Background: Telomere length (TL) is a predictor of lung cancer risk, but the direction of this association differs between and prospective and case-control studies. This discrepancy may be attributed to reverse causation in the latter, due to disease-related changes in TL that is measured after diagnosis or treatment. To overcome these limitations and characterize the relationship between TL and lung cancer risk we carried out observational and mediation analyses, and a 2-stage Mendelian Randomization (MR) analysis, where we developed novel genetic instruments for TL and tested the association with lung cancer using 20 OncoArray studies in the Transdisciplinary Research in Cancer of the Lung group of the International Lung Cancer Consortium.
Methods: The observational analysis examined TL measured using qPCR in 1128 cases and 928 controls. Odds ratios (OR) for TL were adjusted for age, sex and cigarette pack-years. Mediation analysis was used to estimate the% of the lung cancer association in 5p15 that operates through TL. To develop novel TL instruments, variants identified through deep sequencing of the 5p15 locus were genotyped in 900 controls. Variants that met MR criteria were combined into a single instrumental variable (IV), and its association with TL was estimated. We also used 6 previously identified TL predictors (p<5×10-8) as genetic instruments: rs10165485 (ACYP2), rs10936599 (TERC), rs11100479 (NAF1), rs9420907 (OBFC1), rs6028466 (DHX35), rs755017 (RTEL1). For these SNPs association estimates for TL were obtained from the literature. To estimate the association with lung cancer risk, we tested all 7 IVs using data from 14324 lung cases and 10783 controls in OncoArray. Lastly, to obtain a summary estimate for the causal effect of TL on lung cancer risk, ORs from OncoArray were combined with â-TL estimates using a likelihood-based MR model.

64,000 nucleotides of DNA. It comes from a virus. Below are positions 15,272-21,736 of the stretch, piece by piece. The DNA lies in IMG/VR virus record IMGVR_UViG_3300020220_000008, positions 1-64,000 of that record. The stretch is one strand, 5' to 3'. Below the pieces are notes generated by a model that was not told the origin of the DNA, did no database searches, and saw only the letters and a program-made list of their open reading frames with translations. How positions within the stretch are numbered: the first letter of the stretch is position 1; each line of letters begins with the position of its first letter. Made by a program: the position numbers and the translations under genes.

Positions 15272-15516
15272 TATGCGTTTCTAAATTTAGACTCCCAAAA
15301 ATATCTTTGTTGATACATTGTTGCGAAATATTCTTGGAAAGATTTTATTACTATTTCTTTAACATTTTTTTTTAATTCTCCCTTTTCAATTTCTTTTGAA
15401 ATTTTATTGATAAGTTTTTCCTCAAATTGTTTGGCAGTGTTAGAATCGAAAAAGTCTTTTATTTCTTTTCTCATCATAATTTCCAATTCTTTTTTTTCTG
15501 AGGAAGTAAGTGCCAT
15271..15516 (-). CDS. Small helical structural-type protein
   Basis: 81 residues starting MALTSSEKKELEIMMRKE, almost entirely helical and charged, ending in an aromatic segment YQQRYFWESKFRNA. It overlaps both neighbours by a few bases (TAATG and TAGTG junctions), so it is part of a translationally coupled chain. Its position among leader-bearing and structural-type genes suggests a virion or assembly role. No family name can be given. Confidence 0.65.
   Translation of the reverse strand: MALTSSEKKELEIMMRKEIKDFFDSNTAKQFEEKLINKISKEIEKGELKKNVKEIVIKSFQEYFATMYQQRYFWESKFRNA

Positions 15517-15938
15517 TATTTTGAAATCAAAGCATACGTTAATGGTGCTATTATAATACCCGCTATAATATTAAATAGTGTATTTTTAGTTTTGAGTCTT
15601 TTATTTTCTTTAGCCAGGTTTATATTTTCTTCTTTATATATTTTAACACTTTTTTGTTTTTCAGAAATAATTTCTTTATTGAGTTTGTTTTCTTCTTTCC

Results: The observational analysis suggested that longer TL is associated with decreased lung cancer risk (OR = 0.94, p = 0.04). This was more pronounced for squamous carcinoma (OR = 0.77, p = 1.1×10-4). We also showed that TL mediates up to 8% (p<0.05) of the lung cancer signal in 5p15. In the first stage of the MR analysis, we identified 8 5p15 SNPs that were associated with TL (p<5×10-3), including 6 novel rare variants, not previously associated with TL. Together these variants were reliably associated with TL (â = 0.15, p = 1.8×10-7) and explained 2.3% of variance in TL. Using this new instrument and 6 other SNPs as IVs, our MR analysis showed that longer TL is a risk factor for lung cancer (OR = 1.77, 95% CI: 1.32-1.54), especially adenocarcinoma (OR = 2.02, 95% CI: 1.29-3.71).
Conclusions: We developed novel genetic instruments for TL, and confirmed that genetically predicted longer TL is associated with increased lung cancer risk. These findings suggest that previously reported associations of long TL with decreased risk were likely due to residual confounding by smoking, age and/or reverse causation.